4. NSF Graduate Research Fellowship (PI: KH Frost) 08/31/2015-08/30/2018 National Science Foundation $105,600 The Effects of Acute Social Stress on Reward Processing in Humans This mentored grant examines sex differences in the effects of acute social stress on reward processing in humans, including implicit reinforcement learning, prediction error signaling, value representation, reward anticipation, reward consummation, effort-cost computation, and action selection. Role: Mentor
1. R34-MH100362 (PI: RW Buchanan) 3/31/14 – 3/31/2016 NIMH $191,875 Combined Oxytocin and CBSST for Social Function in People with Schizophrenia The study examines the efficacy of oxytocin combined with cognitive behavior therapy social skills training (CBSST) at improving social outcome in people with schizophrenia. Role: Co-Investigator
2. Wechsler Early Career Grant for Innovative Work in Cognition 10/01/2015-2/30/2017 American Psychological Foundation (APF) $25,000 A Cognitive Neuroscience Account of Low Cognitive Effort in Schizophrenia This grant explores a novel account of low effort in schizophrenia as resulting from failure to detect cognitive demands and adjust effort levels accordingly to maximize cognitive performance. Role: PI
3. Interdisciplinary Collaborative Grant (PI: GP Strauss) 05/01/2015 – 12/30/2016 State University of New York $10,000 Using Network Analysis to Explore the Temporal Dynamics of Emotion in Schizophrenia. This study uses network analysis to Ecological Momentary Assessment data in people with schizophrenia to determine whether anhedonia reflects abnormal temporal dynamics of emotional experience. Role: PI
4. Transdisciplinary Areas of Excellence Grant (PI: GP Strauss) 05/01/2015-12/30/2016 State University of New York $20,000 Predicting Conversion to Psychosis in At-Risk Youth: The Role of Stress-Inflammation Interactions. The study examines whether biomarkers of stress and inflammation following an acute social stressor predict symptoms of attenuated psychosis and conversion to a psychotic disorder in at-risk youth. Role: PI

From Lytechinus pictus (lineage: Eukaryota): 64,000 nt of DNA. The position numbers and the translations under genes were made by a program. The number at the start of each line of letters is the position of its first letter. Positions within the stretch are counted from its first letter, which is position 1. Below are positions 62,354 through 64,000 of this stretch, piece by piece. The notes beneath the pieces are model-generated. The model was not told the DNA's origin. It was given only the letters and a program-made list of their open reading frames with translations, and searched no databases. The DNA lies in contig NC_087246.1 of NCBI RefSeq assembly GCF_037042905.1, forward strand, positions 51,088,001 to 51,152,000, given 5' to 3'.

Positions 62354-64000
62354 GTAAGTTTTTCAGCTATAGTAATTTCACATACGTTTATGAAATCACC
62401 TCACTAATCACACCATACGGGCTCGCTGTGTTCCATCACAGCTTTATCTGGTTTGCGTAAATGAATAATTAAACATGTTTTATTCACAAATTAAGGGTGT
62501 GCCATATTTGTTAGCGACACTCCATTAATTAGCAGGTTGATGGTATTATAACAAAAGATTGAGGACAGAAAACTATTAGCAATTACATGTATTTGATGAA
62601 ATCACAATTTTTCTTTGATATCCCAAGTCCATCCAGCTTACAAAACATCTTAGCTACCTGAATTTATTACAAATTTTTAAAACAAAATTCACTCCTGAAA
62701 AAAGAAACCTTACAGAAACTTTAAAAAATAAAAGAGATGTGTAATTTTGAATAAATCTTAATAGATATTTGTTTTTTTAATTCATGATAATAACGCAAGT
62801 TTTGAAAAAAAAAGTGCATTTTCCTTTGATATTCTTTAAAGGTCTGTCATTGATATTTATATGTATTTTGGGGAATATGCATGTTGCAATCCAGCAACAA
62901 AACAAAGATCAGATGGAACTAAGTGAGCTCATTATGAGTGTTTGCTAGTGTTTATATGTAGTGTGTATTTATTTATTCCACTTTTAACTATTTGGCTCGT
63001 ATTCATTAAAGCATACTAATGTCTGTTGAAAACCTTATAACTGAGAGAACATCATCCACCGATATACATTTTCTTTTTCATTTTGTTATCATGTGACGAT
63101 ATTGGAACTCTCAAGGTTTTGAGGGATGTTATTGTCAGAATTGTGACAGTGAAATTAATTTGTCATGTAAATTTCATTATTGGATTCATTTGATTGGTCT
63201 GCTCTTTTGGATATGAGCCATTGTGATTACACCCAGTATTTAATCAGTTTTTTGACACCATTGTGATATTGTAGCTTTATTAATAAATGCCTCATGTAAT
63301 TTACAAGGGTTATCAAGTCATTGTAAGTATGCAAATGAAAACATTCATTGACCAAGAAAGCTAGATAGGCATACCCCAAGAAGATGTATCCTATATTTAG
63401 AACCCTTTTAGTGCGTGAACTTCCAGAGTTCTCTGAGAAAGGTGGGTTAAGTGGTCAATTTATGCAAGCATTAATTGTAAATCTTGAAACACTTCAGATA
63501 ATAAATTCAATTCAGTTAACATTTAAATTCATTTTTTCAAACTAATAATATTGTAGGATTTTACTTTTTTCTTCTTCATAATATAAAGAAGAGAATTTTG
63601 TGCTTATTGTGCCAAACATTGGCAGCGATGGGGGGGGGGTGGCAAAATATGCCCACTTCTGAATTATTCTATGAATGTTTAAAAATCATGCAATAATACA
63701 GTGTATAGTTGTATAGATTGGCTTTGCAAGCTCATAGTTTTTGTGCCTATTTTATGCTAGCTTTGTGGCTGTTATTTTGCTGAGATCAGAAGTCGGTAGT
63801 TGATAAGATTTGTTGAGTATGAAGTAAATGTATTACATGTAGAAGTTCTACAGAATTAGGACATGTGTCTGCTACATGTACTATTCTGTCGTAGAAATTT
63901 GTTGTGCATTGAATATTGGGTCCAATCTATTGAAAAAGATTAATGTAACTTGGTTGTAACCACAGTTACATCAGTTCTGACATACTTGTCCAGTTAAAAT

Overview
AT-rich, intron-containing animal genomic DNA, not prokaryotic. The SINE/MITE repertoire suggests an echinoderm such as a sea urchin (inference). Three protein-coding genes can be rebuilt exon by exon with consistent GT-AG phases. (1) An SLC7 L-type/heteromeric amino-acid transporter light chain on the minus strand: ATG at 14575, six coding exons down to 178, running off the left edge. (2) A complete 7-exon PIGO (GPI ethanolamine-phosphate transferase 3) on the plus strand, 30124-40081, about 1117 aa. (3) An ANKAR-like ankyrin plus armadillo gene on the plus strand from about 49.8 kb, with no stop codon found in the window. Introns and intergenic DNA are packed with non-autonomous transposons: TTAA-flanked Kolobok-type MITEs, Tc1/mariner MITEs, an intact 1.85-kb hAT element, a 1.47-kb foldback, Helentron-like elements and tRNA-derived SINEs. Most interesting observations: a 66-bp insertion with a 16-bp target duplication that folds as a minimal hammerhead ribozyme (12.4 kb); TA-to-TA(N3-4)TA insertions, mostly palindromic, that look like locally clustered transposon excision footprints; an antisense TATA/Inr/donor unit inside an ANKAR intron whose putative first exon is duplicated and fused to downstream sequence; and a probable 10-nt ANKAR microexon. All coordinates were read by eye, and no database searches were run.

5. K23-MH092530 (PI: GP Strauss) 09/08/10 – 09/30/2015 NIMH $796,699 Motivated Attention and Avolition in Individuals with Schizophrenia The study examines early emotion processing abnormalities in schizophrenia, and attempts to identify precise cognitive mechanisms that contribute to abnormal attention-emotion interactions in schizophrenia. Career development activities include training in Event Related Potential and Eye-Tracking technology, as well as the theoretical basis of cognitive/affective neuroscience. Role: PI
6. Department of Veterans Affairs (PI: GP Strauss) 10/01/2011 –09/30/2013 MIRECC VISN 5 $50,000 Oxytocin and Social Cognition in Schizophrenia The study examined the role of the oxytocin receptor gene and plasma oxytocin levels in deficits in social cognition, emotional experience, emotion perception, and emotional memory in people with schizophrenia. Role: PI
7. Department of Veterans Affairs (PI: GP Strauss) 10/01/2012 –09/30/2013 MIRECC VISN 5 $25,000 A Study of Subjective Emotional Experience and Emotion Regulation in Schizophrenia using an Experience Sampling Approach The study used experience sampling methodology to examine differences in prospective, retrospective, and in-the-moment reports of positive and negative emotion in people with schizophrenia and healthy controls, as well as the effectiveness of various emotion regulation strategies in the context of every-day life. Role: PI
8. Department of Veterans Affairs (PI: GP Strauss) 10/01/2010 –09/30/2011 MIRECC VISN 5 $25,000 Cognitive Behavioral Social Skills Training to Enhance Consumer Recovery in Schizophrenia The study examined the efficacy of Cognitive Behavioral Social Skills Therapy enhanced with new techniques that foster optimism, hope, mastery, empowerment, and self-esteem for consumer-oriented recovery in schizophrenia. Role: PI
9. T32-MH067533 (PI : WT Carpenter) 07/01/2010-06/30/2015 NIMH $106,515 Multidisciplinary Schizophrenia Research Training The major goals of the project are to provide young investigators with research training in schizophrenia research to facilitate their goals of becoming an independent investigator. Role: Co-Investigator
10. P50-MH082999 (PI: WT Carpenter) 07/01/10- 09/30/10 NIMH $1,999,879 MPRC Centers for Intervention Development and Applied Research (CIDAR) This application proposes to establish a Center for Intervention Development and Applied Research (CIDAR) in response to PAR-05-039. Its focus will be to advance drug discovery using innovative evaluation platforms and testing drugs with novel molecular targets to address negative symptoms and cognitive impairments in schizophrenia. Role: Co-Investigator